FIG. 8 is a flowchart illustrating a method 800 for forming a chip-scale image sensor package. In step 810, method 800 aligns each of a plurality of thin films, located on a top surface of a transparent wafer, to a respective one of a plurality of image sensors formed on a device wafer. A minimum distance between any two of the plurality of optical filters exceeds a first distance. In an example of step 810, each thin film 240 on transparent wafer 230 is aligned to a respective image sensor die 212 of device wafer 210. Inter-film distances 393X,Y between any two of the plurality of thin films 240 may exceed kerf 392W, which is an example of the first distance of step 810. In step 810, transparent wafer 230 may be aligned to device wafer 210 such that the each thin film 240 is simultaneously aligned to a respective image sensor die 212. Aligning one thin film 240 to one image sensor die 212 may correspond to aligning the thin film 240 to the pixel array 214 of the image sensor die 212.

Step 810 may include step 812, in which each one of the plurality of image sensors has a respective conductive-pad array adjacent to a pixel array thereof. In step 812, the transparent wafer is aligned to the device wafer such that each of the plurality conductive-pad arrays is directly beneath a respective inter-film region between two adjacent ones of the plurality of thin films. In an example of step 812, transparent wafer 230 is aligned to device wafer 210 such that conductive-pad arrays 505A and 505B are directly beneath a respective inter-film region between two adjacent ones of the plurality of thin films 240.

In step 820, method 800 attaches the transparent wafer to the device wafer while maintaining alignment of each of the plurality of thin films to the respective one of the plurality of image sensors to form a protected image sensor wafer. In a first example of step 820, transparent wafer 230 is attached to device wafer 210, while maintaining alignment of each thin film 240 to a respective image sensor die 212, to form encapsulated image-sensor wafer 200. In a second example of step 820, encapsulated image-sensor wafer 200 includes spacer 220, which may be a spacer wafer, as illustrated in FIG. 2. In this second example, encapsulated image-sensor wafer 200 is formed by attaching transparent wafer 230 to top surface 220T of spacer 220 and attaching device wafer 210 to bottom surface 220B of spacer 220 while maintaining alignment of each thin film 240 to a respective aperture 222 and image sensor die 212.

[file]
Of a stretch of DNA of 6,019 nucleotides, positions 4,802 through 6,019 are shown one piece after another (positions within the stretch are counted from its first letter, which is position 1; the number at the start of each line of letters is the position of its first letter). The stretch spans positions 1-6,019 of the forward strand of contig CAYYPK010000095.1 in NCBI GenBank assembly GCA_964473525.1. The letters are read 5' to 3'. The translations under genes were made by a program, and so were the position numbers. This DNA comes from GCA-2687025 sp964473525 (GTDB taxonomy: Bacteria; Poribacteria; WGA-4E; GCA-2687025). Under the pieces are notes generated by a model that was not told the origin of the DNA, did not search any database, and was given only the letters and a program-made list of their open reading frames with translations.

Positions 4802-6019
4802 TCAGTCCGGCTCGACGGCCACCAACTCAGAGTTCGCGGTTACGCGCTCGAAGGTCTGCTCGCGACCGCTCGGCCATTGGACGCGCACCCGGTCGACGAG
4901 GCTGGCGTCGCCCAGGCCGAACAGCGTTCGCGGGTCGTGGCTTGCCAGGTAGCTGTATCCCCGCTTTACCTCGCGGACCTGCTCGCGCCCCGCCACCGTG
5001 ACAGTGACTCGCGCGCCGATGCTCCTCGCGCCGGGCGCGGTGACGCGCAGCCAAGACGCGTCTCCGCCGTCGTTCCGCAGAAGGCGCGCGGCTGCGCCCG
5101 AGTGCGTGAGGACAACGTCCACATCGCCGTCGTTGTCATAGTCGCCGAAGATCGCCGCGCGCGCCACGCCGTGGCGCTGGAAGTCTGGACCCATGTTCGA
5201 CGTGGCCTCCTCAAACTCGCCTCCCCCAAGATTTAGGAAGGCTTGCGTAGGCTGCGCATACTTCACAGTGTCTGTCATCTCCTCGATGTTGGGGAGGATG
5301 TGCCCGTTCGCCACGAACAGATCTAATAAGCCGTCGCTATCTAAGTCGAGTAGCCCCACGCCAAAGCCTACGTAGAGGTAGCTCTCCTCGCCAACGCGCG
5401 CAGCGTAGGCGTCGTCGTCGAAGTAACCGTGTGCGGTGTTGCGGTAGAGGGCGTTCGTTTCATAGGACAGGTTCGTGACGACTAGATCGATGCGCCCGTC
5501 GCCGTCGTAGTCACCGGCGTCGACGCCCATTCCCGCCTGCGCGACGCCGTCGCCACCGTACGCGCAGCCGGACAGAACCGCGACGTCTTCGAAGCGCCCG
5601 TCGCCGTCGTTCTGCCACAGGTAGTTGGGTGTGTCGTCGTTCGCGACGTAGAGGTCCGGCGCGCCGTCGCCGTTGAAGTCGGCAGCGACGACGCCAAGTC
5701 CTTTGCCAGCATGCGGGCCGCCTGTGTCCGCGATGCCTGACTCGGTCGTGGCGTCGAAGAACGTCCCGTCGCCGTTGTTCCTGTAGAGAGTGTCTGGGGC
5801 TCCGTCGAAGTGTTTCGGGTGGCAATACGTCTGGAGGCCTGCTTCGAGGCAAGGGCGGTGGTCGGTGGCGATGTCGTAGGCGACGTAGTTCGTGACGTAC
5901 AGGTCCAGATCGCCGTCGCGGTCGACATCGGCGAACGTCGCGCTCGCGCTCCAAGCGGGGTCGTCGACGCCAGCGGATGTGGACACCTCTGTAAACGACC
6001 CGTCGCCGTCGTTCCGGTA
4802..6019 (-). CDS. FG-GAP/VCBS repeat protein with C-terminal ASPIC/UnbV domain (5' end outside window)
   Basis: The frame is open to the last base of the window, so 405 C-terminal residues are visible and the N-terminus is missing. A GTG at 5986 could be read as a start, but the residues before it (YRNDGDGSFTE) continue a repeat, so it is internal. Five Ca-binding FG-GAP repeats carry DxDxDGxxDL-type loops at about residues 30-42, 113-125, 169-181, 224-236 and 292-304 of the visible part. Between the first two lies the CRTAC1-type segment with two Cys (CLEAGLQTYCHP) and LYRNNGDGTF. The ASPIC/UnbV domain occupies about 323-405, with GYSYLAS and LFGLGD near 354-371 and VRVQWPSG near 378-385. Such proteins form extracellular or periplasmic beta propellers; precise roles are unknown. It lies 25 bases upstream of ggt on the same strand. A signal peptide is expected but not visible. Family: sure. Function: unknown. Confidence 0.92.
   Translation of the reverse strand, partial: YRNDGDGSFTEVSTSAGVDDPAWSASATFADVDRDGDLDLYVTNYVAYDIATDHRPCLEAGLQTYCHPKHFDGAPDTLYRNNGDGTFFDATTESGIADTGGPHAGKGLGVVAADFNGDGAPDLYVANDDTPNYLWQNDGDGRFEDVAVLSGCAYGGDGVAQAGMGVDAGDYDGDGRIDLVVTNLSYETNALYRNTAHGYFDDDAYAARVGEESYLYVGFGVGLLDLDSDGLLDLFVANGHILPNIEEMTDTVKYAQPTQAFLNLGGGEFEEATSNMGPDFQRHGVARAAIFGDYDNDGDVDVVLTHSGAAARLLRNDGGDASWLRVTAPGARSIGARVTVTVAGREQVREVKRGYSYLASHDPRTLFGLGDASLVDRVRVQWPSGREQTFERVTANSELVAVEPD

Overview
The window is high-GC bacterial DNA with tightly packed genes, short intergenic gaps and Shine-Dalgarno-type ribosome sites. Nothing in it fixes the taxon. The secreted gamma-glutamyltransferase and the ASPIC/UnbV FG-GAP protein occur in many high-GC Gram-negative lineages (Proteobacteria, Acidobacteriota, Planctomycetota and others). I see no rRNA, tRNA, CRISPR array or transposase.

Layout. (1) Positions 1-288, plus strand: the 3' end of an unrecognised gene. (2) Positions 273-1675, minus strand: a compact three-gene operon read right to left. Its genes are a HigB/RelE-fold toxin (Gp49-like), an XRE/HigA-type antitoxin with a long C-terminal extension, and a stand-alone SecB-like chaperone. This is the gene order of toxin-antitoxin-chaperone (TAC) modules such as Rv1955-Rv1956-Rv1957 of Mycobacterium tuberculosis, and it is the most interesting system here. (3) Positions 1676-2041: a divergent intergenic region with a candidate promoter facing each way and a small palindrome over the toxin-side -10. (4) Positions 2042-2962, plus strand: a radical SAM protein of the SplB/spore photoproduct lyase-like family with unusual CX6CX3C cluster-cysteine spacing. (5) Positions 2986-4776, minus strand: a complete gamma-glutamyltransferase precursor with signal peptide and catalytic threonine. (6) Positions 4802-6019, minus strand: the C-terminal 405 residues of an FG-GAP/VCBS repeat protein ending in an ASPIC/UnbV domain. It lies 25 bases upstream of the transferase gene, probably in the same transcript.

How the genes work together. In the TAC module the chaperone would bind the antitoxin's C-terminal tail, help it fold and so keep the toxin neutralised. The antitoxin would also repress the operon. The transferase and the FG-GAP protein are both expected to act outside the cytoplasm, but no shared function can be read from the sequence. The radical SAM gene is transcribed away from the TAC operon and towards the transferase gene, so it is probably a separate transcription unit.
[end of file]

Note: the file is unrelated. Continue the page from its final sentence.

In step 830, method 800 dices the protected image sensor wafer along a plane between adjacent ones of the plurality of thin films by forming a kerf between the adjacent thin films that is less than the first distance. In an example of step 830, encapsulated image-sensor wafer 200 diced along planes 392 by forming kerf 392W between adjacent thin films 240, such as thin films 240(1) and 240(2).

In embodiments of method 800 in which step 830 includes laser grooving the protected image sensor, step 830 may resemble the device wafer processing method of U.S. patent application Ser. No. 11/036,334. In a different example of step 830, the protected image sensor may be singulated by means other than blade-dicing, such as laser-dicing and stealth dicing.

Combinations of Features

Features described above as well as those claimed below may be combined in various ways without departing from the scope hereof. The following examples illustrate some possible, non-limiting combinations:

(A1) A chip-scale image sensor package includes a semiconductor substrate, a transparent substrate, a thin film, and a plurality of conductive pads. The semiconductor substrate has (i) a pixel array, and (ii) a peripheral region surrounding the pixel array. The transparent substrate covers the pixel array, has a bottom substrate surface proximate the pixel array, and a top substrate surface opposite the bottom substrate surface. The thin film is on a region of the top substrate surface directly above both (i) the entire pixel array and (ii) a portion of the peripheral region adjacent to the pixel array. Each of the plurality of conductive pads is located within the peripheral region and is electrically connected to the pixel array. A portion of each of the plurality of conductive pads is not directly beneath the thin film.

(A2) In the chip-scale image sensor package denoted by (A1), in a first cross-section perpendicular to the top substrate surface, the transparent substrate may be wider than the thin film in a first direction parallel to the top substrate surface.